Words on the Street | Performing Arts Review | Chicago Reader

Words on the Street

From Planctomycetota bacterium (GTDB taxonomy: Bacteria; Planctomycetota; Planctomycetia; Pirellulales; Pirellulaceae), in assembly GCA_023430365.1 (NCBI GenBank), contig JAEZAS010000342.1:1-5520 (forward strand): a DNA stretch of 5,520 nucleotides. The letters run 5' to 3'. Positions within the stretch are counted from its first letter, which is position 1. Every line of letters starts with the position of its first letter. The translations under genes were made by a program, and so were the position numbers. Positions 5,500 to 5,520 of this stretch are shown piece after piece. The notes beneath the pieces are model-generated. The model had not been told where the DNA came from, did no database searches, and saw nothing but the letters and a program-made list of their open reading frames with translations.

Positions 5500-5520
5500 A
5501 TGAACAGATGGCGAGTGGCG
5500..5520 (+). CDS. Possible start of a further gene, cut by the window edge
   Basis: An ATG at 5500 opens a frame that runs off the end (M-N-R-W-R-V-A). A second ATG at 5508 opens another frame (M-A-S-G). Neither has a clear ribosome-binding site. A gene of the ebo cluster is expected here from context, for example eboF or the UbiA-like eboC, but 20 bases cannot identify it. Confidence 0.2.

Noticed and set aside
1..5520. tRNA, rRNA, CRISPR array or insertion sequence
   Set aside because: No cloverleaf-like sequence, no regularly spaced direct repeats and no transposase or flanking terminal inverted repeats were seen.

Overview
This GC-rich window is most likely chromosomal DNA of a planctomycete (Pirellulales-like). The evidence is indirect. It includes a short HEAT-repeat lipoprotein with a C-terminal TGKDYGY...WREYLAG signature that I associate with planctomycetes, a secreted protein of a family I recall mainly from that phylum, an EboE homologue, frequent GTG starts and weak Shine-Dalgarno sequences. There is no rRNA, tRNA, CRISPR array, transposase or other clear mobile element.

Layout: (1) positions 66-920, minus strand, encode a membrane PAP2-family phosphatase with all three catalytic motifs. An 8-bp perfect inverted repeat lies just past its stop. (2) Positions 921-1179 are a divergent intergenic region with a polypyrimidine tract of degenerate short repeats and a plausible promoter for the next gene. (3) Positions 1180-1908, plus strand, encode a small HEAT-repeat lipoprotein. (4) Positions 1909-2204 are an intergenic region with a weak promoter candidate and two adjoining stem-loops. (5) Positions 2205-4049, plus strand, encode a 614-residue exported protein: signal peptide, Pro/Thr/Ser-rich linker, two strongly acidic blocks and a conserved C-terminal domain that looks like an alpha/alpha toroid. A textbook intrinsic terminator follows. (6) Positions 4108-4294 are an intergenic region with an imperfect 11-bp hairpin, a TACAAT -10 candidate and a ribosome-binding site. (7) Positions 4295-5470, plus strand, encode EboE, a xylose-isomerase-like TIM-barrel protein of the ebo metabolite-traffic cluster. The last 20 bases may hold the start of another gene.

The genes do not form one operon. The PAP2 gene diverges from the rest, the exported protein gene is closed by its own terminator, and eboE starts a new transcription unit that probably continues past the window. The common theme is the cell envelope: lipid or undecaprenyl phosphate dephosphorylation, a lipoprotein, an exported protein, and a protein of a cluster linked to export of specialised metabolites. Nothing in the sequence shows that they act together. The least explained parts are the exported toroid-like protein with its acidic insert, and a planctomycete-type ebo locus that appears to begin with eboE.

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Words on the Street, DMG Productions, at Donny's Skybox Theatre. An anthology resulting from six weeks of collective development, this evening features songs, sketches, improv games, and poetry from 18 artists seeking to share an African-American perspective on the human experience. For the most part, director Claudia M. Wallace and ensemble keep things light and loose. Each three to five minutes we meet a new set of quirky characters: a quartet of catfighting choir ladies vying for a handsome deacon's attention; a barber (Jason Ball) who sees racism in everything (he views millionaire sports stars as slaves and Colin Powell as "the biggest house nigger this country's ever seen"); a blond anchorwoman for North Shore News (Robin Thede) wistfully longing--Little Mermaid style--to be part of the hood; and a ventriloquist act featuring a debate over the size and prowess of the dummy's woody. No need to think too hard; just sit back and laugh. But the heart of the evening rests in the hands of poets Still Black See and Cornelius Flowers, whose raw, thoughtful expression surprises us all the more by being tucked between the breezy fare. Particularly powerful is a first-act sequence in which See represents himself as cause and effect of his environment--a pimp, a hater, a statue pissing on the unripe fruit of everyone around him--and Flowers follows with a more hopeful stance, an eloquent elaboration of the adage "Stand for something or you'll fall for anything."

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